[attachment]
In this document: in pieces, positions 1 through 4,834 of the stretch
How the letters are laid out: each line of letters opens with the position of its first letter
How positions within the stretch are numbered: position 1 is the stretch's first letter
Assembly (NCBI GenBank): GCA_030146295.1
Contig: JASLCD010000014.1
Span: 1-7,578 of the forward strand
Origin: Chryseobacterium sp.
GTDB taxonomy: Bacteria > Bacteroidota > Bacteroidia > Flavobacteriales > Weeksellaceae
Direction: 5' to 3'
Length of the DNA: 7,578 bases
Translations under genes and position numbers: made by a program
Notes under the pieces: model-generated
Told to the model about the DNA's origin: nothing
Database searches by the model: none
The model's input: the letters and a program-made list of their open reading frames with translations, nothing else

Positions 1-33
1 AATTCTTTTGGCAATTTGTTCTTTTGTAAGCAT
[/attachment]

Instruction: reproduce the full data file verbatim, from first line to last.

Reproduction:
In this document: in pieces, positions 1 through 4,834 of the stretch
How the letters are laid out: each line of letters opens with the position of its first letter
How positions within the stretch are numbered: position 1 is the stretch's first letter
Assembly (NCBI GenBank): GCA_030146295.1
Contig: JASLCD010000014.1
Span: 1-7,578 of the forward strand
Origin: Chryseobacterium sp.
GTDB taxonomy: Bacteria > Bacteroidota > Bacteroidia > Flavobacteriales > Weeksellaceae
Direction: 5' to 3'
Length of the DNA: 7,578 bases
Translations under genes and position numbers: made by a program
Notes under the pieces: model-generated
Told to the model about the DNA's origin: nothing
Database searches by the model: none
The model's input: the letters and a program-made list of their open reading frames with translations, nothing else

Positions 1-33
1 AATTCTTTTGGCAATTTGTTCTTTTGTAAGCAT